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IN BRIEF

Nonfiction

July 31, 1994|SUSAN SALTER REYNOLDS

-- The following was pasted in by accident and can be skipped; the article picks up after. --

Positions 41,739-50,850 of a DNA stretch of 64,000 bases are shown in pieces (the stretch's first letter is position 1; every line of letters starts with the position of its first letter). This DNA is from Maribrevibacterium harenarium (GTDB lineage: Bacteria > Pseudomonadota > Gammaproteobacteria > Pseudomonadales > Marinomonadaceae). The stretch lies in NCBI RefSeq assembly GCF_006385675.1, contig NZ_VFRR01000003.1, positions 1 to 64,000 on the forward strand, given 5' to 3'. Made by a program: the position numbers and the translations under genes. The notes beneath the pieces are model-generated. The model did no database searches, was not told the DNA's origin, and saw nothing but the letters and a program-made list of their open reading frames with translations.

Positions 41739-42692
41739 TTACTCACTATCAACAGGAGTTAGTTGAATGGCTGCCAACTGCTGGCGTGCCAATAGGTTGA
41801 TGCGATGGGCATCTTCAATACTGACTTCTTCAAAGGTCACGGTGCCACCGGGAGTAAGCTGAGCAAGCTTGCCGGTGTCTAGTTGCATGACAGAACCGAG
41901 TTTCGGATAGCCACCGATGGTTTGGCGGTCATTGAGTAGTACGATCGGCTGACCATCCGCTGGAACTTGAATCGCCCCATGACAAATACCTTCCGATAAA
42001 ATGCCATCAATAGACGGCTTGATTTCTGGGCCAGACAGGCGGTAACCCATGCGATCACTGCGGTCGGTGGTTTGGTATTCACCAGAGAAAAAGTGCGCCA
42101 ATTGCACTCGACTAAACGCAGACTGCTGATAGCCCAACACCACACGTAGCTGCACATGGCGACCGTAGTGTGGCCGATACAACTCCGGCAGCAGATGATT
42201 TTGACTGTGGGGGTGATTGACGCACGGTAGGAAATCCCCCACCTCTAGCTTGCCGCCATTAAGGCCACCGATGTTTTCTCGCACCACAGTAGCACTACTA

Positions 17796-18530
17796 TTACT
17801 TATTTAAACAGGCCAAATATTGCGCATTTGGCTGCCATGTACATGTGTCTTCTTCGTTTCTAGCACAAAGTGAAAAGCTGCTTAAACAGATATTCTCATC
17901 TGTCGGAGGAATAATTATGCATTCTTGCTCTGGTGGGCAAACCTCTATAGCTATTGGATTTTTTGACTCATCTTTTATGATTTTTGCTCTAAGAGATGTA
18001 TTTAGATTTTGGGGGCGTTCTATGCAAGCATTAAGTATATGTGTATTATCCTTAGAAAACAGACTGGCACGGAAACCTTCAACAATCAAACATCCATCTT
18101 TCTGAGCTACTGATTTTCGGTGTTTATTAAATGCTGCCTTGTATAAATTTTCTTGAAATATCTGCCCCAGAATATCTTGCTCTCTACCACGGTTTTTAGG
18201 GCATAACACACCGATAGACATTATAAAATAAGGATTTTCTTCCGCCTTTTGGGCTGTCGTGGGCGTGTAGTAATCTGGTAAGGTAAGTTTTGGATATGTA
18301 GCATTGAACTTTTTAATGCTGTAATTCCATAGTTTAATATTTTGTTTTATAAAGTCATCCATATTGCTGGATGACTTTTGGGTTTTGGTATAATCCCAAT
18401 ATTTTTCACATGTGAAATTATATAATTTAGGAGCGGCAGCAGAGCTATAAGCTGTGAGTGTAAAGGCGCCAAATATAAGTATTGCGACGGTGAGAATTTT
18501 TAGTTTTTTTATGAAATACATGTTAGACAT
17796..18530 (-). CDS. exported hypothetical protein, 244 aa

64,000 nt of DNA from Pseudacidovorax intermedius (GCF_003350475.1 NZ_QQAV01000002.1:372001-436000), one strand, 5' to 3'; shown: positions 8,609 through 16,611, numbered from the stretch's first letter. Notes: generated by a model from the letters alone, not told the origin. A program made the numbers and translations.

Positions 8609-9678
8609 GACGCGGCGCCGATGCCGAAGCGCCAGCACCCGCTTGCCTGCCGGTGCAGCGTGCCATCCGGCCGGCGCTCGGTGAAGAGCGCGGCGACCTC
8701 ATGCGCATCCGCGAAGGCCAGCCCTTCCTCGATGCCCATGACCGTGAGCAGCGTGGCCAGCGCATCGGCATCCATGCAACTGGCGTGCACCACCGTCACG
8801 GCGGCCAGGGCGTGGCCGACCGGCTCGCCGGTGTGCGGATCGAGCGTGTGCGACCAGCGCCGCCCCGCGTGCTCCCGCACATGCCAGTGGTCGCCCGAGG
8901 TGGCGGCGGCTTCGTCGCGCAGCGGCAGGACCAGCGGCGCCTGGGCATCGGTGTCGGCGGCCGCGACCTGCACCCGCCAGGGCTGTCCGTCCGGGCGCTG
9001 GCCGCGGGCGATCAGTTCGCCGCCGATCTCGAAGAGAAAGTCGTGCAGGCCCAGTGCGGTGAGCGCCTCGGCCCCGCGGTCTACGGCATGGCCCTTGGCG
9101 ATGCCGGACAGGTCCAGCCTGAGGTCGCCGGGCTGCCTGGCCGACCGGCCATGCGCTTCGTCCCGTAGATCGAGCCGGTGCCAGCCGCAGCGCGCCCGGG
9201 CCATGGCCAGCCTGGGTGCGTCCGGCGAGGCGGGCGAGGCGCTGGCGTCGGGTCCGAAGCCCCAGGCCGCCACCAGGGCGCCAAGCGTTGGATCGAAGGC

TEMPLE by George Dennison. (Steerforth Press: $19.50; 192 pp.) George Dennison was that woolly mastodon of the genus writer: a career purist who stuck to his guns despite a lifelong lack of substantial recognition. A few of his plays were produced "by friends in lofts," some essays in literary journals and a book on the free school movement, "The Lives of Children" (1969). That same year, he moved with his wife and the first of two children to the very rural town of Temple, Me. He continued to write and paint and do odd jobs until his death in 1987. He kept notebooks in which he recorded the seasons with wholehearted delight: "Suddenly the air is dancing with snowflakes and the wind is blowing hard. But now a patch of blue opens directly west, as if a bright blue wedge had been driven into the buttermilk squall." He also began to record the wit and wisdom of his neighbors and several old Mainers at a nearby nursing home, like Oiva: "I don't have any children. I been shootin' blanks all my life," and Dana Hamlin, born in 1880: "I hauled milk for 60 years. That's a long time. I believe I've gone more miles on a milk route than any man in the world," and the blind man, aged 80, a farmer all his life: "Get a glass up there on the shelf. This won't kill yeh. Not what made me blind. No, the woods did that." These are memorable characters, and Dennison, himself a disappointed man, sees them from all sides: "Dullness, narrowness of life, appalling sameness of days, disappointment, desperation, traces of bitterness, stirrings of a rage that never really breaks the surface. . . ."

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